Control of quantum phenomena: Past, present and future

Constantin Brif, Raj Chakrabarti, Herschel Rabitz

Research output: Contribution to journalArticle

540 Scopus citations

Abstract

Quantum control is concerned with active manipulation of physical and chemical processes on the atomic and molecular scale. This work presents a perspective of progress in the field of control over quantum phenomena, tracing the evolution of theoretical concepts and experimental methods from early developments to the most recent advances. Among numerous theoretical insights and technological improvements that produced the present state-ofthe-art in quantum control, there have been several breakthroughs of foremost importance. On the technology side, the current experimental successes would be impossible without the development of intense femtosecond laser sources and pulse shapers. On the theory side, the two most critical insights were (i) realizing that ultrafast atomic and molecular dynamics can be controlled via manipulation of quantum interferences and (ii) understanding that optimally shaped ultrafast laser pulses are the most effective means for producing the desired quantum interference patterns in the controlled system. Finally, these theoretical and experimental advances were brought together by the crucial concept of adaptive feedback control (AFC), which is a laboratory procedure employing measurement-driven, closed-loop optimization to identify the best shapes of femtosecond laser control pulses for steering quantum dynamics towards the desired objective. Optimization in AFC experiments is guided by a learning algorithm, with stochastic methods proving to be especially effective. AFC of quantum phenomena has found numerous applications in many areas of the physical and chemical sciences, and this paper reviews the extensive experiments. Other subjects discussed include quantum optimal control theory, quantum control landscapes, the role of theoretical controldesigns in experimental realizations and real-time quantum feedback control. The paper concludes with a perspective of open research directions that are likely to attract significant attention in the future.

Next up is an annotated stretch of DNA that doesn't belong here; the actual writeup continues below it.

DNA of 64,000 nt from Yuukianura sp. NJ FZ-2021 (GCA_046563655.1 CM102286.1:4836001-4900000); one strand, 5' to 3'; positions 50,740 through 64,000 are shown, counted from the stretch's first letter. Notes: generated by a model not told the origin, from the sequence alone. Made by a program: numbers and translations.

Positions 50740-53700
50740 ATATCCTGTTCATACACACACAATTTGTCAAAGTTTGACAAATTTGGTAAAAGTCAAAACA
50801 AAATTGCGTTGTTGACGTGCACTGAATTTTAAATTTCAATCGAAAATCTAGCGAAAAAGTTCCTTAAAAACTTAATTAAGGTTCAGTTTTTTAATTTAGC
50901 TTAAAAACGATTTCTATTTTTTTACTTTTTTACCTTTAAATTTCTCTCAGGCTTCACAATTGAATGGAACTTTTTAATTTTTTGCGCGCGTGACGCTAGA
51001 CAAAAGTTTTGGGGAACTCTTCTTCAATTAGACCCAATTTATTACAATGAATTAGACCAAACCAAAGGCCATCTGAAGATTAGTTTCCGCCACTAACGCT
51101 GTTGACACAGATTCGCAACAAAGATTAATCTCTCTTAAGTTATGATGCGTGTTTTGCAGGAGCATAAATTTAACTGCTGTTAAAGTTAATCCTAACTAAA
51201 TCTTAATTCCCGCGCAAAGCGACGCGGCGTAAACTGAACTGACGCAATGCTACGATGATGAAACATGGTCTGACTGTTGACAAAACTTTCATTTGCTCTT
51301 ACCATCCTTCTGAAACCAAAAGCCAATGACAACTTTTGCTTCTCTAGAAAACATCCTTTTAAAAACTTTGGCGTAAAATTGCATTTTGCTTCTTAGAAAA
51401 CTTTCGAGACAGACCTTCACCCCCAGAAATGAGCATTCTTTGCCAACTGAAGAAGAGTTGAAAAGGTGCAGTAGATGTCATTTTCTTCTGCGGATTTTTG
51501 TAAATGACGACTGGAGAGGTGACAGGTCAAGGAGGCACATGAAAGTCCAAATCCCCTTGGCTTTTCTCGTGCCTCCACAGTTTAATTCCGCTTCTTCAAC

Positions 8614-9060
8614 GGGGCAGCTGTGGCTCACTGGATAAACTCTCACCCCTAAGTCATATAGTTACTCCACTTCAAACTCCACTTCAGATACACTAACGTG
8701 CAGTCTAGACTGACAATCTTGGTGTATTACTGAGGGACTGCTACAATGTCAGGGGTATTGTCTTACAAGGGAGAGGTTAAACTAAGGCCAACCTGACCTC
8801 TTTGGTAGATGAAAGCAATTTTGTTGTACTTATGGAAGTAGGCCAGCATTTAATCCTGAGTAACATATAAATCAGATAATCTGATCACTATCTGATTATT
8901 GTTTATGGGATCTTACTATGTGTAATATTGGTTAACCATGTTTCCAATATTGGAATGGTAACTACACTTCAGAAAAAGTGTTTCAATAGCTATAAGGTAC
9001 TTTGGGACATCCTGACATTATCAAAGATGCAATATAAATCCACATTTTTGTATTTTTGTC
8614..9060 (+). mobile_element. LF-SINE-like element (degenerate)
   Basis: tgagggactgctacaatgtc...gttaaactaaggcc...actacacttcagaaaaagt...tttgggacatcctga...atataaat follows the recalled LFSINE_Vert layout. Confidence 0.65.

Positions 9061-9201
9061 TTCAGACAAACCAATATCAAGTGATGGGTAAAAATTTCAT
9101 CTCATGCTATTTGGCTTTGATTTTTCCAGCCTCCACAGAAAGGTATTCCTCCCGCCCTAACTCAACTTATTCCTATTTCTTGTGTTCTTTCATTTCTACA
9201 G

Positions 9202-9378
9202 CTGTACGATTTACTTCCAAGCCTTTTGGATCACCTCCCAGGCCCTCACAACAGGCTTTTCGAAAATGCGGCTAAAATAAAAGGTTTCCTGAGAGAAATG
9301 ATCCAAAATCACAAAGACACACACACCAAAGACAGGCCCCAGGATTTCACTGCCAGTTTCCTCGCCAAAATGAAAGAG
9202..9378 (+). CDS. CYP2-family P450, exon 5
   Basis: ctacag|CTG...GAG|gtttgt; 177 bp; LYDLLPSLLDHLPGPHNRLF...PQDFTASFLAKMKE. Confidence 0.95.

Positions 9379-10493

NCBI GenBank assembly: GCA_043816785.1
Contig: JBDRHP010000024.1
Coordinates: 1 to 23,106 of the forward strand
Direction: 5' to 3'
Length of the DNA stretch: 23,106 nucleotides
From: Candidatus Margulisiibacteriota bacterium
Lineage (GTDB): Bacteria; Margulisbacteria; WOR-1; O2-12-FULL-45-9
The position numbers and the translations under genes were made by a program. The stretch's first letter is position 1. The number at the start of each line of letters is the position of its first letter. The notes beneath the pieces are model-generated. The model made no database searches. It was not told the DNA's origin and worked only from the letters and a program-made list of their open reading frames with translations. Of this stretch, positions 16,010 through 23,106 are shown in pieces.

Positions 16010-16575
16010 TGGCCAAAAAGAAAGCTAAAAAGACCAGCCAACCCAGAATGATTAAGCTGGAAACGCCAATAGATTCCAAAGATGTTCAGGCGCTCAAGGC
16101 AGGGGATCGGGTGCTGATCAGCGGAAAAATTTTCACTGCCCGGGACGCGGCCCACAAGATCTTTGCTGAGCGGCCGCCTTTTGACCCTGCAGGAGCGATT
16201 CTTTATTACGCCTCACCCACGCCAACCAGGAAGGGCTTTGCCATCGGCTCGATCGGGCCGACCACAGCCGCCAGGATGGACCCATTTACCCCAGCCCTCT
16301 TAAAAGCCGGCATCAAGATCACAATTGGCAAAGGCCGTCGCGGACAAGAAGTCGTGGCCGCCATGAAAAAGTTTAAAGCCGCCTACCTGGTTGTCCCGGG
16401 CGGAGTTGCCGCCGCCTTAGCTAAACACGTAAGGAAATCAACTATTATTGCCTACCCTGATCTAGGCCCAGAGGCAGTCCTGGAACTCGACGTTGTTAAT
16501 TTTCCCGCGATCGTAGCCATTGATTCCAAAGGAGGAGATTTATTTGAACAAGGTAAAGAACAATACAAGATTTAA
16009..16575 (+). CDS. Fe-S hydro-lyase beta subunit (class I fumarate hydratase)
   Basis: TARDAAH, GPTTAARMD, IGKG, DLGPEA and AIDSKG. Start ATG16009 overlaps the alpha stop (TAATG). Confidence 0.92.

Original languageEnglish (US)
Article number075008
JournalNew Journal of Physics
Volume12
DOIs
StatePublished - Jul 8 2010

All Science Journal Classification (ASJC) codes

  • Physics and Astronomy(all)

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